JML [Java Machine Learning]

JML [Java Machine Learning] by Mingjie Qian.

From the webpage:

JML is a pure Java library for machine learning. The goal of JML is to make machine learning methods easy to use and speed up the code translation from MATLAB to Java. Tutorial-JML.pdf

Current version implements logistic regression, Maximum Entropy modeling (MaxEnt), AdaBoost, LASSO, KMeans, spectral clustering, Nonnegative Matrix Factorization (NMF), sparse NMF, Latent Semantic Indexing (LSI), Latent Dirichlet Allocation (LDA) (by Gibbs sampling based on LdaGibbsSampler.java by Gregor Heinrich), joint l_{2,1}-norms minimization, Hidden Markov Model (HMM), Conditional Random Field (CRF), etc. just for examples of implementing machine learning methods by using this general framework. The SVM package LIBLINEAR is also incorporated. I will try to add more important models such as Markov Random Field (MRF) to this package if I get the time:)

JML library’s another advantage is its complete independence from feature engineering, thus any preprocessed data could be run. For example, in the area of natural language processing, feature engineering is a crucial part for MaxEnt, HMM, and CRF to work well and is often embedded in model training. However, we believe that it is better to separate feature engineering and parameter estimation. On one hand, modularization could be achieved so that people can simply focus on one module without need to consider other modules; on the other hand, implemented modules could be reused without incompatibility concerns.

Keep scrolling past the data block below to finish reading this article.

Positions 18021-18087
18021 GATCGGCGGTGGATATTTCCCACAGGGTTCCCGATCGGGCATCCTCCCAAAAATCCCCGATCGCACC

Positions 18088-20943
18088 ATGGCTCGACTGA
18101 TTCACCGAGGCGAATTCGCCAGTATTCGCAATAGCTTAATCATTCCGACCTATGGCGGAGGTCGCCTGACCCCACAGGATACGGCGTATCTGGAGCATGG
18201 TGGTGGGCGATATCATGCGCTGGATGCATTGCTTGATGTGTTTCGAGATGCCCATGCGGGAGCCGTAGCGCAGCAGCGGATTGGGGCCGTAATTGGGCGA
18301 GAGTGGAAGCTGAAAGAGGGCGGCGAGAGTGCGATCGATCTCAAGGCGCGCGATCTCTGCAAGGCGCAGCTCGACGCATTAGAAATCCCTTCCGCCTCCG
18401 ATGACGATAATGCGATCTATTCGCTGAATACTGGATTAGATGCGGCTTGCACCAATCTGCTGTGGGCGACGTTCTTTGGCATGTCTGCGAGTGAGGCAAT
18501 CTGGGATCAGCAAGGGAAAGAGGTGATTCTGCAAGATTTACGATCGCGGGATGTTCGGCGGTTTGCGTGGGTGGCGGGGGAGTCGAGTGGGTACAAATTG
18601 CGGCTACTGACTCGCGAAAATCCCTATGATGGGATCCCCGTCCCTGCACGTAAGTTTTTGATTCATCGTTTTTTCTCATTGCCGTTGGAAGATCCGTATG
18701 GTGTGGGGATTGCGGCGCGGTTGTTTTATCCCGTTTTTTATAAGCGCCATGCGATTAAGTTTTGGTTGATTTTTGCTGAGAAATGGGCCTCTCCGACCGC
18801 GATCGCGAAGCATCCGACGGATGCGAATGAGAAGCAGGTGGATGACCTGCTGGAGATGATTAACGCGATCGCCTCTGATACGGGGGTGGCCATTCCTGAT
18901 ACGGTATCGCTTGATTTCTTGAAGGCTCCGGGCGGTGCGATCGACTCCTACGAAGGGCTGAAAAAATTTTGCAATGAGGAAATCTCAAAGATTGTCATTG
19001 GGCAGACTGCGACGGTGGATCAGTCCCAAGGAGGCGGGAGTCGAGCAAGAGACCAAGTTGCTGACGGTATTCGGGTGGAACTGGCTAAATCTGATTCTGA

JML also provides implementations of several efficient, scalable, and widely used general purpose optimization algorithms, which are very important for machine learning methods be applicable on large scaled data, though particular optimization strategy that considers the characteristics of a particular problem is more effective and efficient (e.g., dual coordinate descent for bound constrained quadratic programming in SVM). Currently supported optimization algorithms are limited-memory BFGS, projected limited-memory BFGS (non-negative constrained or bound constrained), nonlinear conjugate gradient, primal-dual interior-point method, general quadratic programming, accelerated proximal gradient, and accelerated gradient descent. I would always like to implement more practical efficient optimization algorithms. (emphasis in original)

Something else “practical” for your weekend. ;-)

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